Brent crude held above $114 a barrel on Tuesday, supported by continued fighting in Iraq, supply disruptions in Libya and expectations of a decline in U.S. crude inventories, while U.S. crude prices dipped slightly.

Brent prices resumed their upward trend after some profit-taking on Monday, as Sunni militants continued their advance against Baghdad’s Shi’ite government.

Although refineries in the southern regions, which produce the bulk of Iraq’s oil exports, were unaffected, analysts expect fighting in OPEC’s second-largest producer to continue to support prices.

“We saw some profit-taking after last week’s nine-month high, but the market is now consolidating because of the uncertainty [in Iraq],” said Gene McGillian, an analyst at Tradition Energy in Stamford, Connecticut. “Further gains seem to be dependent on actual supply disruptions or violence spiralling out of control.”

Brent crude rose 34 cents to settle at $114.46 a barrel, after rising as high as $115.71 last Thursday. The benchmark had its biggest one-day drop since May 16 on Monday.

U.S. crude fell 14 cents to settle at $106.03, remaining in a tight range as the market awaited weekly government data on oil stockpiles.

A Reuters survey forecast U.S. crude inventories fell 1.6 million barrels on average last week as refiners increased output, while product stockpiles rose.

Brent widened its premium over U.S. crude. The spread between the benchmarks <CL-LCO1=R> closed at $8.43 from $7.95 in the previous session.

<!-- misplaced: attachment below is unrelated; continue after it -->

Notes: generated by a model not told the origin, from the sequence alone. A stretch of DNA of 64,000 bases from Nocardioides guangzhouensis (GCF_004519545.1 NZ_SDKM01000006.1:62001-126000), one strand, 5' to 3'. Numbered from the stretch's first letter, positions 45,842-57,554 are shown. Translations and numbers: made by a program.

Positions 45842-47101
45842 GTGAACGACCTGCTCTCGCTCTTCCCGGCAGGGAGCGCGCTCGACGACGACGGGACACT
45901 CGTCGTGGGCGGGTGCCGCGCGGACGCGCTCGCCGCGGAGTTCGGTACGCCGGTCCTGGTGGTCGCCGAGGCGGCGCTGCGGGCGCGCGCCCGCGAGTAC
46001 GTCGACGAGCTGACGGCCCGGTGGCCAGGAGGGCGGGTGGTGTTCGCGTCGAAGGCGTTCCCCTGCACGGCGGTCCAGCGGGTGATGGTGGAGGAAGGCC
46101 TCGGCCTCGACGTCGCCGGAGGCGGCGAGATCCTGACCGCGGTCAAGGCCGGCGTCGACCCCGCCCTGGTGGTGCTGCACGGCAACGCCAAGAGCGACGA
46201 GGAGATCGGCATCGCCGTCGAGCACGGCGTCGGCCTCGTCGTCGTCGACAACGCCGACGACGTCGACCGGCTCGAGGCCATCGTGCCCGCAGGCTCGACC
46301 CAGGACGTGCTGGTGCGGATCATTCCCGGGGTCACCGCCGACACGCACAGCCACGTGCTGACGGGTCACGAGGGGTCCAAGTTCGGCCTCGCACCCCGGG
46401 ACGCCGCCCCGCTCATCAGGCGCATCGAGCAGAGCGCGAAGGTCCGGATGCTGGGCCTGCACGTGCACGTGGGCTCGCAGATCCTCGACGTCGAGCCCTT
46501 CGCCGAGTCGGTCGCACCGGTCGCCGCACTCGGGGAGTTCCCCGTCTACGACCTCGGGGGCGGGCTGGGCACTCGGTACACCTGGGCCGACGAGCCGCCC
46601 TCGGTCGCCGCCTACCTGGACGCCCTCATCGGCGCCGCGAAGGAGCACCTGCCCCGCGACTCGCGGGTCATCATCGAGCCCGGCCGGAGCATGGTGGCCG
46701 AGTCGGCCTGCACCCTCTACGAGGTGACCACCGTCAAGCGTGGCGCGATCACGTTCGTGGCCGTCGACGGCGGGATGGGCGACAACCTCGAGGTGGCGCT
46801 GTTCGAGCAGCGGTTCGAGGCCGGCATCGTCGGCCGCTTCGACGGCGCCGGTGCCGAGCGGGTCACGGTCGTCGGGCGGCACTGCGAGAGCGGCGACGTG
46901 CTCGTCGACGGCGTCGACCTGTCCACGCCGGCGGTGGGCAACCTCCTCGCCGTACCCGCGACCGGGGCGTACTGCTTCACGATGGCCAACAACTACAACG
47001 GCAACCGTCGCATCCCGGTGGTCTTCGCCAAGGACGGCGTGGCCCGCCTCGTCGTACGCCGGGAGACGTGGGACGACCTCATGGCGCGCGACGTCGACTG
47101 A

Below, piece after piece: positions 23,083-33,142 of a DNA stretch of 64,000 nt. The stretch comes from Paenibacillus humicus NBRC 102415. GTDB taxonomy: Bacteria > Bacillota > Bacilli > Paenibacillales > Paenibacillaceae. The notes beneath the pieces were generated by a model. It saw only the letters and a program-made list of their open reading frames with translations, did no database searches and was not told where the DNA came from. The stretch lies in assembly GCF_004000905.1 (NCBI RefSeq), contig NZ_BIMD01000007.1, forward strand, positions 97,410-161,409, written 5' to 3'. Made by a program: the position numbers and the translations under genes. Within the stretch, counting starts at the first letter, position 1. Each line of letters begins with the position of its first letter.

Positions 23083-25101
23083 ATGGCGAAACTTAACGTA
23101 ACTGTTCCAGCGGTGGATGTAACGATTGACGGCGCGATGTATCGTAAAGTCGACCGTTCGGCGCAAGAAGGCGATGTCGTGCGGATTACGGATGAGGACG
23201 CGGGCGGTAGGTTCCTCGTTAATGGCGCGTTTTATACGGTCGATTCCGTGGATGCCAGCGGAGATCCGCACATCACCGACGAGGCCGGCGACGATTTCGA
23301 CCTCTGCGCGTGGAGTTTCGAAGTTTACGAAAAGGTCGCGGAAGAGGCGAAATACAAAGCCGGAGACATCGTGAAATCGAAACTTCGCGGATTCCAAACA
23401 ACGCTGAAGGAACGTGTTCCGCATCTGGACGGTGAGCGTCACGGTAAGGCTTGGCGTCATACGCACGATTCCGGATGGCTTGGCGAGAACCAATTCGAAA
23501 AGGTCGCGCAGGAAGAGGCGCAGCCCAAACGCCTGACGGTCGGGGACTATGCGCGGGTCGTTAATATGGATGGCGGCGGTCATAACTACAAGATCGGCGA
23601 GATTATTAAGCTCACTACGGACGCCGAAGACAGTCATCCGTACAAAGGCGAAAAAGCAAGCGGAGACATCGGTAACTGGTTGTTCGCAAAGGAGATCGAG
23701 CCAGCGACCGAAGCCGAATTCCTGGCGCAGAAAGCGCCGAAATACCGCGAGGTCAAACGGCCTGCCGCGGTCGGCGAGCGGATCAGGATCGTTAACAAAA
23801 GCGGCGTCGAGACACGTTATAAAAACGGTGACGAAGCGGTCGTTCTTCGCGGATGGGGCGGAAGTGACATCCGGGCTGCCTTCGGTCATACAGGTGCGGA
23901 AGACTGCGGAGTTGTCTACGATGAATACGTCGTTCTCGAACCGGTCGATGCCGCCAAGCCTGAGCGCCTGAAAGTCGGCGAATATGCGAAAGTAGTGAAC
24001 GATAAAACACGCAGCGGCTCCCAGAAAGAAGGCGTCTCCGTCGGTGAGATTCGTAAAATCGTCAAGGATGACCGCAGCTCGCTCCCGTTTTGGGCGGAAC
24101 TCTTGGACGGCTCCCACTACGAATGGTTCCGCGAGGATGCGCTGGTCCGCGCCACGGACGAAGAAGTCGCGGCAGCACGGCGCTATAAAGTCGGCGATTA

Oil prices spiked in the wake of the Iraqi conflict which, according to the United Nations, has killed more than 1,000 people, mainly civilians, in less than three weeks.

Government-led forces continued to fight Islamist insurgents for control of Iraq’s biggest oil refinery on Tuesday. The refinery, a 300,000-barrels-per-day facility in Baiji, north of Baghdad, was shut down last week and has been under siege since.

U.S. intervention in the Iraq crisis, with air strikes or other military action, could lead to higher oil prices, but such steps appear unlikely for now, analysts said.

The Iraq crisis poses a threat to oil supplies at a time when outages in Libya, Syria and Iran have curbed global production by almost 3 million bpd, or more than 3 percent of daily global demand.

In Libya, an oil port that had reopened over the weekend closed again. The country’s production is around 270,000 bpd, a fraction of the 1.6 million bpd it produced before the 2011 civil war.

Still, OPEC is ready to pump extra oil in the event of any supply disruptions caused by the fighting in Iraq. Saudi Arabia, OPEC’s biggest producer, can ramp up to its full capacity of 12.5 million bpd if needed, officials said on Tuesday.